Two co-occurring invasive woody shrubs alter soil properties and promote subdominant invasive species
Article first published online: 10 SEP 2013
© 2013 The Authors. Journal of Applied Ecology © 2013 British Ecological Society
Journal of Applied Ecology
Volume 51, Issue 1, pages 124–133, February 2014
How to Cite
Kuebbing, S. E., Classen, A. T., Simberloff, D. (2014), Two co-occurring invasive woody shrubs alter soil properties and promote subdominant invasive species. Journal of Applied Ecology, 51: 124–133. doi: 10.1111/1365-2664.12161
- Issue published online: 20 JAN 2014
- Article first published online: 10 SEP 2013
- Accepted manuscript online: 30 JUL 2013 07:10AM EST
- Manuscript Accepted: 25 JUL 2013
- Manuscript Received: 18 APR 2013
- National Institute of Health and National Institutes of General Medical Sciences. Grant Number: NIHR25 GM086761
- UT Department of Ecology and Evolutionary Biology
- biological invasion;
- community effects;
- dominant invader;
- invasion impact;
- Ligustrum sinense ;
- Lonicera maackii ;
- strong invader
- Though co-occurrence of invasive plant species is common, few studies have compared the community and ecosystem impacts of invaders when they occur alone and when they co-occur. Prioritization of invasive species management efforts requires sufficient knowledge of impacts – both among individual invasive species and among different sets of co-occurring invaders – to target resources towards management of sites expected to undergo the largest change.
- Here, we observed differences in above- and below-ground impacts of two invasive woody shrubs, Lonicera maackii and Ligustrum sinense, among plots containing both shrubs (mixed), each species singly or lacking both species (control).
- We found additive and non-additive effects of these co-occurring invasives on plant communities and soil processes. Mixed plots contained two times more subdominant invasive plant species than L. maackii or L. sinense plots. Compared to control plots, mixed plots had three times the potential activity of β-glucosidase, a carbon-degrading extracellular soil enzyme. L. maackii plots and mixed plots had less acidic soils, while L. sinense plots had higher soil moisture than control plot soils. Differences in soil properties among plots explained plant- and ground-dwelling arthropod community composition as well as the potential microbial function in soils.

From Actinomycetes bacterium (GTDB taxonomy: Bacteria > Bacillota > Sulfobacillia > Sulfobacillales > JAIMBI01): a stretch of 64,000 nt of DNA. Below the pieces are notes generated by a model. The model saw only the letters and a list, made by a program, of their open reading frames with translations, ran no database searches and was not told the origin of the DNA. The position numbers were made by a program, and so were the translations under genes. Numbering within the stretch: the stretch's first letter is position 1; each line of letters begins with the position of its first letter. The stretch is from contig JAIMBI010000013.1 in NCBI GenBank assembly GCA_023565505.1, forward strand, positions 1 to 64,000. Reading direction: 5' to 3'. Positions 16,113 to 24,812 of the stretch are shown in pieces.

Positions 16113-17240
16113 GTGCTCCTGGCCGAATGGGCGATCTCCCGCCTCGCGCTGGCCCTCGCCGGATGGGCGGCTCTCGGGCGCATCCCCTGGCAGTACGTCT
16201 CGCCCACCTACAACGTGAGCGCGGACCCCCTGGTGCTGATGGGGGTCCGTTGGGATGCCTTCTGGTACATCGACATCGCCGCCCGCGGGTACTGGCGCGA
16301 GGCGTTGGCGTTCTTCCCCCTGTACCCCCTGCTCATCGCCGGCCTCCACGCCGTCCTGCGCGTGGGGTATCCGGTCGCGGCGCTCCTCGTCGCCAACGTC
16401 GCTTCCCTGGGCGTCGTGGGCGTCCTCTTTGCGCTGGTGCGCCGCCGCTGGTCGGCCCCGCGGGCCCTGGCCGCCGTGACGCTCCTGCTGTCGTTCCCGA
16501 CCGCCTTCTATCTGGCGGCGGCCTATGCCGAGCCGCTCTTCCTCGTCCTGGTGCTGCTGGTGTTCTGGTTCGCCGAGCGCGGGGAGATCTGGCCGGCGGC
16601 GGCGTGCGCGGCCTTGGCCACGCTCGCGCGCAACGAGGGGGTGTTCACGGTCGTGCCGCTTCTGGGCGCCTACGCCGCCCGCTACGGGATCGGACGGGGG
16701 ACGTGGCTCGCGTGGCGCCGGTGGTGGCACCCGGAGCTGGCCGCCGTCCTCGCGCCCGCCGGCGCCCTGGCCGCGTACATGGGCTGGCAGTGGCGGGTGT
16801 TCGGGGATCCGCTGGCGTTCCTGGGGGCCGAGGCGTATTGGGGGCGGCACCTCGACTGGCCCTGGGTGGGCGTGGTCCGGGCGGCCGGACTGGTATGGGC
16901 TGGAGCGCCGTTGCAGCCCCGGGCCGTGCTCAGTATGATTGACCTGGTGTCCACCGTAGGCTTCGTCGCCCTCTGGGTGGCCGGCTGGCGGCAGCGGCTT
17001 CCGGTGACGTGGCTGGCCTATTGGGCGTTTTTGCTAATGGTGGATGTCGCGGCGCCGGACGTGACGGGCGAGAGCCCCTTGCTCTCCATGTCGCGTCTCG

- Synthesis and applications. Our study highlights the importance of explicitly studying the impacts of co-occurring invasive plant species singly and together. Though Lonicera maackii and Ligustrum sinense have similar effects on ecosystem structure and function when growing alone, our data show that two functionally similar invaders can have non-additive impacts on ecosystems. These results suggest that sites with both species should be prioritized for invasive plant management over sites containing only one of these species. Furthermore, this study provides a valuable template for future studies exploring how and when invasion by co-occurring species alters above- and below-ground function in ecosystems with different traits.